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Pumped hydro, dam funds missing as Nats’ infrastructure promises drain away

The Federal Government $1.47 billion infrastructure program in Queensland has shredded the National Party’s wish list for Inland Rail and dams, with the $3 billion Urannah Dam pumped hydro scheme appearing to be among the political victims.

Oct 17, 2022, updated Oct 17, 2022
Workers on the Inland Rail project

Workers on the Inland Rail project

Federal Treasurer Jim Chalmers has warned that the Government “can’t have money sprayed around in an unnecessary or untargeted way” and a host of projects promised by the Coalition were likely to suffer, including $7 billion in dam funding for Queensland.

The Albanese Government has a $9.6 billion national program that it has said it would announce in the upcoming Budget, but key schemes were missing. The Hells Gate dam in Townsville, the Urranah Dam project and funding for the Paradise Dam were all part of the Morrison Government’s pledge to the regions, but appear to have been scrapped or stalled because they did not appear in a government list of projects.

However, the State Government said the funds for Paradise Dam were guaranteed.

Urannah Dam was a proposal from Bowen River Utilities, headed by John Cotter who has also been a senior office holder within the LNP. It received a pledge of $500 million from the Morrison Government earlier this year for the project that would include pumped hydro.

The scheme was also missing from the State Government’s energy plan which proposed two other pumped hydro projects. The company was also anticipating a firming up of an offtake agreement from one of the State Government’s generator companies. It was much further ahead in planning than the two State Government schemes.

The company has yet to respond.

The extension of the Inland Rail project to Gladstone also appears to have been scrapped. It was a project championed by former Nationals leader Barnaby Joyce but attracted considerable criticism over cost and viability and the Federal Government recently set up an independent review of the entire Inland Rail, to be headed by Dr Kerry Schott.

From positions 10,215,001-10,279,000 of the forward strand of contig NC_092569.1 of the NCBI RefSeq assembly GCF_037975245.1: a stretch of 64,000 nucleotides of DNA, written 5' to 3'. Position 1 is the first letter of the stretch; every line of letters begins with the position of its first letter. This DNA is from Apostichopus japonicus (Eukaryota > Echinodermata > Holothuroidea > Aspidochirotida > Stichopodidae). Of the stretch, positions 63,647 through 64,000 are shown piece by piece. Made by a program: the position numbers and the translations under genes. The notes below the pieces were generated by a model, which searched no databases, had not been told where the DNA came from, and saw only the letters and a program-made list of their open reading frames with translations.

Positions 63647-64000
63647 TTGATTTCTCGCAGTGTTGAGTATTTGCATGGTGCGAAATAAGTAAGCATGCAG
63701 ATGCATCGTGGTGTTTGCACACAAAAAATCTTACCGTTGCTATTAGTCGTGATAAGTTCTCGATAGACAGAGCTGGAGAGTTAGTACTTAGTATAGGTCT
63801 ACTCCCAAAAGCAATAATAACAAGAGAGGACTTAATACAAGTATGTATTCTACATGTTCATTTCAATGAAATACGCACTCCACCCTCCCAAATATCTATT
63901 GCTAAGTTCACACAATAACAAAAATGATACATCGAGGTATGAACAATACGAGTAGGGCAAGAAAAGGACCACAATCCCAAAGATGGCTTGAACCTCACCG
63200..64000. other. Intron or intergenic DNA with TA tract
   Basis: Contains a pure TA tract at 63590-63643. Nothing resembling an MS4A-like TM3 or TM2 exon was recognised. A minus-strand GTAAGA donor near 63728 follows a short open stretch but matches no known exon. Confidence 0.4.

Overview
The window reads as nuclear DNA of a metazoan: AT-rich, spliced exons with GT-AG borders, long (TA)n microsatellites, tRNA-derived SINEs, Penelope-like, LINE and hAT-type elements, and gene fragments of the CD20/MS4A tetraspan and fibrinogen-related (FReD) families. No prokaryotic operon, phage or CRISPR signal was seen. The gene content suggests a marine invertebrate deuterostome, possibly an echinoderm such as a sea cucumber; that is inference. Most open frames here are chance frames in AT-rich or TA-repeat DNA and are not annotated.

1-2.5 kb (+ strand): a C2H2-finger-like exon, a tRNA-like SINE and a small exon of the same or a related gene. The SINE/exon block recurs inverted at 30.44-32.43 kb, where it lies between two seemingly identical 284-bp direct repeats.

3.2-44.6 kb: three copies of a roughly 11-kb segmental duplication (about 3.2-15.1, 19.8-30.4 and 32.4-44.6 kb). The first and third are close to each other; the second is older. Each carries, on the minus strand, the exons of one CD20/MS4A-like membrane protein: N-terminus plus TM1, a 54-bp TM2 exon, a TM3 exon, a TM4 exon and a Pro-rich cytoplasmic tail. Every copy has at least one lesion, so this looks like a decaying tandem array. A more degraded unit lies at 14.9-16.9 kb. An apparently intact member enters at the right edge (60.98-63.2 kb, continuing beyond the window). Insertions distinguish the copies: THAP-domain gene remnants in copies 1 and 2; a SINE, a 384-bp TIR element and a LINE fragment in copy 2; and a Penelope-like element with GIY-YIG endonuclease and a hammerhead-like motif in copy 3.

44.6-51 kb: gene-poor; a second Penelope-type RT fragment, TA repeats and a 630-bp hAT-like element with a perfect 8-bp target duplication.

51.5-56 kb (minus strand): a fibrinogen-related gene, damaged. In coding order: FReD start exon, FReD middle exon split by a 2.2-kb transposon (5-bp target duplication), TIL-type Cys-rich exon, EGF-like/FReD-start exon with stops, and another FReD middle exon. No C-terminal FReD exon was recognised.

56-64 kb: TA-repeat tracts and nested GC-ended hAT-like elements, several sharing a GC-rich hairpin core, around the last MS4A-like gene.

The Hells Gate Dam, near Townsville, was promised $5.4 billion from the Coalition before environmental approvals were completed. It too, seems to be missing from the Government’s funding list along with the $678 million promised for the Outback Way road from Winton to Laverton.

Infrastructure Minister Catherine King said some projects had been “re-profiled” so that their funding timelines had been pushed back.

She said the Morrison Government had made promises without considering how to fund them, including the commuter car park scheme.

“They promised car parks that could never be built, and also tripled the budget for Inland Rail and blew out the timetable,” King said.

“They sidelined, ignored and then stacked the Infrastructure Australia Board with political appointments.

“And for years they pretended money was in the budget for zombie projects such as the East-West link in Melbourne and the Perth Freight Link.

“We are putting sense back into infrastructure planning and delivery.”

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The Budget would include $200 million to upgrade the Bruce Highway between Dohles Rocks Road and Anzac Avenue, expanding the road from six to eight lanes and building on/off-ramps at the southern end.

There is also funding to complete detailed planning works for the next stage of the Ipswich Motorway.

Prime Minister Anthony Albanese said sound and planned infrastructure investment in Queensland would creates jobs, build opportunity and unlock economic growth and productivity for our cities and our regions.

“It’s about making journeys quicker, but also making sure Queenslanders can get home to their families safely,” he said.

“Through our first Budget, my team is getting on with the job of delivering projects in consultation with Infrastructure Australia and all levels of Government to make a real difference to the lives of Australians.”

 

 

 

 

 

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